WILKERSON: I think there is. And that's one reason why when I go into the booth, I'm probably going to vote again for Obama. I'm really frightened by the people who are around Romney. And by that I mean the John Boltons and the people who we characterize as neoconservatives who are ready to defeat every enemy in the world with other people's blood—chickenhawks we call them in the military. They bother me. They truly trouble me.

I think, for example, the delisting of the Mujahadeen-e-Khalq, the MEK, put into play another INC/Ahmed Chalabi group. Just as that group worked for war with Iraq, the MEK, now delisted and able to lobby in Washington, will work for war with Iran. This is the same road we walked down with Iraq, and I'm really amazed that the neoconservatives haven't even changed the sheet of music. Most of the tune is the same. The road looks the same. The ruthlessness of their strategy looks the same. They want war with Iran, and they're going to push for Romney, if he's elected—I'm not sure he's of this mind, but I don't think George W. Bush was, either, when he first came in—they're going to push for war with Iran. They're going to make sure that the options all dry up and that the only option left is military. And then the president's painted himself in a corner because he said all options are on the table.

Andy Bacevich—I mentioned this earlier, Paul, to you—Andy Bacevich had an article in Harper's Magazine, and he really talks about how we have Israelized America. And what he means by that is we have more or less followed Israel's model. Israel's model is that of a garrison state. Israel's model is: peace means we dominate everyone around us.

Well, that's okay for Israel. I don't think it's tenable for their long-term security. In fact, I think it's extremely dangerous, especially when they're on the side creating an apartheid state. But for the United States it's an impossible position. We are essentially saying that to us, peace, which was much mentioned tonight in the debates, means that we dominate—dominate—everybody else in the world, and if we don't dominate them, we'll kill them. And that is not a position that is sustainable into the future.

JAY: Vijay, your take. Is there a significant foreign policy difference between the two candidates?

PRASHAD: I mean, there is a difference in tone, certainly. You know. And of course it's the case that, you know, whispering in Obama's ear is not Dan Senor and John Bolton. You know, one wouldn't like to turn any military hardware or any command of forces to people like that. So there is that, there is a difference in tone.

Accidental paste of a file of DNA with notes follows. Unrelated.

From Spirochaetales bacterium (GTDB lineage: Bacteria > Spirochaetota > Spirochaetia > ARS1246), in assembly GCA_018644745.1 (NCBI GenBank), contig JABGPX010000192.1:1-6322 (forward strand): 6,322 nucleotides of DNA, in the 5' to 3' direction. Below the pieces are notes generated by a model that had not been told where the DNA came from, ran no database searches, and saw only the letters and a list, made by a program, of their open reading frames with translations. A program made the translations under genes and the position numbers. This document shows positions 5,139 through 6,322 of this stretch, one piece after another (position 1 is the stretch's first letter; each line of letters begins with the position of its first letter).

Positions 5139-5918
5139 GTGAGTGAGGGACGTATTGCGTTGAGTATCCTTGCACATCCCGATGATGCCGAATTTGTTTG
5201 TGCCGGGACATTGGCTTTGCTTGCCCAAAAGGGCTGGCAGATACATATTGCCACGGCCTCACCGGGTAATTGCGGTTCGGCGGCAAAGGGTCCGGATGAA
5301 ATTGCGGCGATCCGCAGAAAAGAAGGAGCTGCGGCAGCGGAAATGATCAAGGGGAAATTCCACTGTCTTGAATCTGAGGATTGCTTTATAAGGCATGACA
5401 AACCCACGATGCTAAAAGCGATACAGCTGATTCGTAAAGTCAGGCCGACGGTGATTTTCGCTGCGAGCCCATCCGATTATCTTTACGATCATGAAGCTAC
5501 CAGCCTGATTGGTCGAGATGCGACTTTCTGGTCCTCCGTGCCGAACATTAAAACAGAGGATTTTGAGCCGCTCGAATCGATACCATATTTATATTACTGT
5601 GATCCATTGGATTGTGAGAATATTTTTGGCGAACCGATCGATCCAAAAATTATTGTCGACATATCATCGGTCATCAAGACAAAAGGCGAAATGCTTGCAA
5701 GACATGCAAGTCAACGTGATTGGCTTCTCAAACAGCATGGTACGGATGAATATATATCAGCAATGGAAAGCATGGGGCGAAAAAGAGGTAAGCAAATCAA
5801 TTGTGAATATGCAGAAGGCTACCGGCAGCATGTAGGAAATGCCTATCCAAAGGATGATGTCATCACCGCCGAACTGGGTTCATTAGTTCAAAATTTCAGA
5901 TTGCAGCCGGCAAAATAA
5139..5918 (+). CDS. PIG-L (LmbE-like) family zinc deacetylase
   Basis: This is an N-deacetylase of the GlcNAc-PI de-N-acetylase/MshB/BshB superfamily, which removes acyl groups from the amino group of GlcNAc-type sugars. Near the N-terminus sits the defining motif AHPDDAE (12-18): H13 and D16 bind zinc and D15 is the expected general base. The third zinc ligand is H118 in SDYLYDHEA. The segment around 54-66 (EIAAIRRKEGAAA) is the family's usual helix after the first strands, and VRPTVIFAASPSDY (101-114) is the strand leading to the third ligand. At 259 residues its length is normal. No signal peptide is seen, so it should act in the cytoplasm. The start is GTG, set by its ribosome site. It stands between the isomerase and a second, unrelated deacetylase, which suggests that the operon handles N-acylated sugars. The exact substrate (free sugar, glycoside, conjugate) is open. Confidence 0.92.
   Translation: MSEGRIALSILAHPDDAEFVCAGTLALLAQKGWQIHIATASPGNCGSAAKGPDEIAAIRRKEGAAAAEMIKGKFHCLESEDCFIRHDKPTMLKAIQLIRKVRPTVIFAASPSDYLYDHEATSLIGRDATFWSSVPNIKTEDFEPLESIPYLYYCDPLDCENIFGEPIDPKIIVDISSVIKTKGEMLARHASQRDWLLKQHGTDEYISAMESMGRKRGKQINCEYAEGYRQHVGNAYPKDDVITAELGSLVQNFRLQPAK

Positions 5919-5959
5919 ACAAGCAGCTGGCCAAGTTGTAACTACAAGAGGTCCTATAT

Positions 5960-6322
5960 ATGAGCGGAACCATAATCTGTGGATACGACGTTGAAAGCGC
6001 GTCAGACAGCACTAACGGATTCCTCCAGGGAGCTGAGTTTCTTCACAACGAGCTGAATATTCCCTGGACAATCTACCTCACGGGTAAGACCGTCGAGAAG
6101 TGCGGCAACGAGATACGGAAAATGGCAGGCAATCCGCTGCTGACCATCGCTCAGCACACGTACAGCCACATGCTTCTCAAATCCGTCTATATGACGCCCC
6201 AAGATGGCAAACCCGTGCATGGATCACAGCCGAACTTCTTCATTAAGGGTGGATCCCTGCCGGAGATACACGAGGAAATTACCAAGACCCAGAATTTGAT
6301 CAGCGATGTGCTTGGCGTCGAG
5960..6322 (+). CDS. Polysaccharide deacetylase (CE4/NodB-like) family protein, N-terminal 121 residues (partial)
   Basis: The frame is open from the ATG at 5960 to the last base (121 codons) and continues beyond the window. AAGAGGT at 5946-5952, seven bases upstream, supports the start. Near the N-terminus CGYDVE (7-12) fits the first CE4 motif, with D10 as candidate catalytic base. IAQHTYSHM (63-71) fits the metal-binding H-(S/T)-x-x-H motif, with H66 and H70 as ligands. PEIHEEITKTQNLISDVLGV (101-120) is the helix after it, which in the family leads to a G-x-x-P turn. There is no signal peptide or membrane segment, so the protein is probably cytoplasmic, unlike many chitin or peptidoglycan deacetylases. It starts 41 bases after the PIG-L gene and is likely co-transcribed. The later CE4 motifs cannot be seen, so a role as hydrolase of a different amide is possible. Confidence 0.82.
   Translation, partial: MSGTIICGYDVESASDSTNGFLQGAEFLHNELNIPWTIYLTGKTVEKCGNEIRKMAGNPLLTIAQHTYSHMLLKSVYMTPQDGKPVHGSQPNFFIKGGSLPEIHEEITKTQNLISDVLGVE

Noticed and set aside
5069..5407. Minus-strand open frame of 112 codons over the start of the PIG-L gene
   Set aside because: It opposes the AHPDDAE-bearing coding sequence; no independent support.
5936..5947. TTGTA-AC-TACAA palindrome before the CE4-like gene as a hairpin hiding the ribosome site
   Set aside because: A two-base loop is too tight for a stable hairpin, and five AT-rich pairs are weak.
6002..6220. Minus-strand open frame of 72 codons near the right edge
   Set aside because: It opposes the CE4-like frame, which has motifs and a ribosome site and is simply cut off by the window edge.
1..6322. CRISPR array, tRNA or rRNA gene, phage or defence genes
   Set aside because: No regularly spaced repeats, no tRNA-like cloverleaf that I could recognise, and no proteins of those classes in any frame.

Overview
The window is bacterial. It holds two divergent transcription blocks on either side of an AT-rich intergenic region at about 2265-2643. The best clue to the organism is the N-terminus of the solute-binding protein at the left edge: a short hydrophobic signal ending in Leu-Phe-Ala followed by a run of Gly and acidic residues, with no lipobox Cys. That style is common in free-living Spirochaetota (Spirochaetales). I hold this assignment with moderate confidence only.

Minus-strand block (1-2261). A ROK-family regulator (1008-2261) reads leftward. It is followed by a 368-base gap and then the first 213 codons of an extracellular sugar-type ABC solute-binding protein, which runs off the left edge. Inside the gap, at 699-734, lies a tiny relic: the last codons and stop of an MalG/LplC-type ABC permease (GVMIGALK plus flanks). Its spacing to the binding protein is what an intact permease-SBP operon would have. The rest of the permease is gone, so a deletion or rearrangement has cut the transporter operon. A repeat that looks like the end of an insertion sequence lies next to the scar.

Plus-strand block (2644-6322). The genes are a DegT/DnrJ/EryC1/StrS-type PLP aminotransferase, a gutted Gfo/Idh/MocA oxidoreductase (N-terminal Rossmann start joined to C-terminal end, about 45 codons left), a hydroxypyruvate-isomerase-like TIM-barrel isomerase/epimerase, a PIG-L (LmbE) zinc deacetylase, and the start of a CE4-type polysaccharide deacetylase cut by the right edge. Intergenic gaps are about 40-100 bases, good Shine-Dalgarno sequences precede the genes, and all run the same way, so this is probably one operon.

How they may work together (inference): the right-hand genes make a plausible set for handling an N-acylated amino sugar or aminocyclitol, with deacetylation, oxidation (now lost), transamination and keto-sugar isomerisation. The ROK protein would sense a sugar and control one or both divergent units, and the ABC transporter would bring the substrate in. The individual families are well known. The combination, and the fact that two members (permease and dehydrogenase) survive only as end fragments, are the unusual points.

But in terms of the broad strategy that they have utilized, you know, this idea that the United States is going to tail Israel, you know, into a kind of broader conflict with Iran is a very dangerous one. And I think whether the Republicans or the Democrats are in power, the political pendulum is part of the rite of humanity on the question of Iran. You know, they're saying that there can only be [incompr.] talks with Iran if there's zero enrichment. You know, this is a laughable position to take, as far as the rest of the world is concerned, given that the United States brings India out of the nuclear cold, which is a, you know, much more—has to answer for its illegal program much more seriously, and, of course, Israel's nuclear program.

So when the United States makes these kind of claims, whether Romney in a kind of bellicose temperament, or Obama with a much more sober vocabulary, the danger is the strategy that they have followed in this, Iran's case, tailing Israel all the way into war. This is a very dangerous position. And I fear that the day of early November isn't going to settle the precarious position that this kind of strategy has placed that great, you know, place which Romney kept saying is tumultuous, and that is the Middle East.

JAY: Alright. Thank you both for joining us. We'll obviously carry this discussion on many more times. And thank you for joining us on The Real News Network.


DISCLAIMER: Please note that transcripts for The Real News Network are typed from a recording of the program. TRNN cannot guarantee their complete accuracy.